Shadow Play for a Cloudy DayYou will need:
- one sheet of colored construction paper per person
- a dark crayon or water color marker per person
- one lamp which focuses intense light into one area, such as a desk lamp or spotlight
- varieties of small objects such as cups, balls, books, stuffed or plastic toys, etc.
Lay the construction paper in the light of the lamp. Select one small object and place it so that its shadow is cast upon the paper. Trace around the object's shadow. Repeat this with other objects, rotating the paper as you work if you choose, until a pleasing picture or design is created.Variations:
1. Cut out the different shadows you have created. Glue them down onto another sheet of construction paper with a contrasting color to make a shadow collage or scene.
2. Turn this into a science lesson by asking children to create as many different shaped shadows with one object as they can. What makes the shadow change shape?
If they leave the object in the same position can they make the shadow it casts longer or shorter by changing the position of the light? (A flashlight works well for this.)
Have children partner up. Each child traces shadows of different objects. Then the partners exchange papers. Can each child guess what objects their partner used to create the pictures? Can they also figure out what position the object was in when the shadow was traced?
3. Use playdough or clay to make a sculpture or figure. Place the clay figure so it casts a shadow onto the construction paper. Trace around its shadow. Change the figure’s position and trace its shadow anew. Continue this until an interesting picture is created. Color in the traced shadows if you choose.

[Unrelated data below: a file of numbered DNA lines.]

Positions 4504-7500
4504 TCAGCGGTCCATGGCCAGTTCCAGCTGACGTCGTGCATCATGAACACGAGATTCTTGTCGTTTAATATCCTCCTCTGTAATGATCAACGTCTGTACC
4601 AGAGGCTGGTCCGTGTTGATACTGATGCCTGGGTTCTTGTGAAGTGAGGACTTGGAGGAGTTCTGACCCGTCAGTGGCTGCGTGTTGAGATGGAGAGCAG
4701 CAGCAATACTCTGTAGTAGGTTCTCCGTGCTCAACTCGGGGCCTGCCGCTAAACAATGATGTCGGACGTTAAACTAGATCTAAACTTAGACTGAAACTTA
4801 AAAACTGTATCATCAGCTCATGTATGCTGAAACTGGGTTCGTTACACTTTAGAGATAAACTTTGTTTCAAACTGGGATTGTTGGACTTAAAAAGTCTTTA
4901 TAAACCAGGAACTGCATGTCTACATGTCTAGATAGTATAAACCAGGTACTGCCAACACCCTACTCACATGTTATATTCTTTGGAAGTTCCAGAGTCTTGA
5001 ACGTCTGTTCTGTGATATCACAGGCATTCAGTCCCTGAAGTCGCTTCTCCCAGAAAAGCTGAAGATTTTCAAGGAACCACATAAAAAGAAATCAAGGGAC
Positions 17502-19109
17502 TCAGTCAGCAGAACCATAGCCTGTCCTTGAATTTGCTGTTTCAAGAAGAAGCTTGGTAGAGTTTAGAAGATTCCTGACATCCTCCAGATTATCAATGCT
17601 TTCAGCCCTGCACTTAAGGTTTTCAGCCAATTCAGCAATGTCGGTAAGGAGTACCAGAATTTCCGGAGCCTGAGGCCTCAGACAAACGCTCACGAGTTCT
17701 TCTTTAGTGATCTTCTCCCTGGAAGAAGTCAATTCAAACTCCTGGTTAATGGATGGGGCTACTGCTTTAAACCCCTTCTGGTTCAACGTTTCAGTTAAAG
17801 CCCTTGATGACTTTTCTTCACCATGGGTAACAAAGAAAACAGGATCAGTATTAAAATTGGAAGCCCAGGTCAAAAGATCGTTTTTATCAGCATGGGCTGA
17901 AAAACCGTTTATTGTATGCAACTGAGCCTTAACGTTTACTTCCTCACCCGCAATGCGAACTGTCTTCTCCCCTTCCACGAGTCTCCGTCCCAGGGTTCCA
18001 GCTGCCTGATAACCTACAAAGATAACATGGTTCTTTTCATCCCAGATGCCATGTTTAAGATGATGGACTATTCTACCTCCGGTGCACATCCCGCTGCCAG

- The Official Site of the Punxsutawney Groundhog Club - includes an excellent history of the holiday tradition.
- PunxsutawneyPhil.com has a great collection of pictures in the photo gallery.
- A fun site about groundhogs - maintained by Jason Patton.
- Fermilab Flora and Fauna - Woodchuck site - Did you know the groundhog is a member of the squirrel family? Find out more about groundhogs, also known as woodchucks, at this nice site.
Books for Children
- The Story of Punxsutawney Phil - "The Fearless Forecaster", by Julia Spencer Moultran, Ph.D. and Illustrated by Marsha Lewis Dubnansky, ISBN 0-961-17819-2-0. It is a delightful tale of the groundhog's winter stay at Gobbler's Knob in Punxsutawney, PA - from the perspective of Punxsutawney Phil (amazon.com has it along with the audio cassette).
- Gregory's Shadow by Don Freeman - a gentle story about a groundhog who loses his shadow. Reunited later he must still solve the problem of wanting to be with his shadow friend and pleasing the farmers who want spring to come with no shadow on February second. Nice for children ages 2-8. (amazon.com has it).
- Me and My Shadows - Shadow Puppet Fun for Kids of All Ages by Elizabeth Adams - This book has lots of ways to create shadows of creatures and figures of all sorts. Fun for ages 5 and up. (amazon.com has it).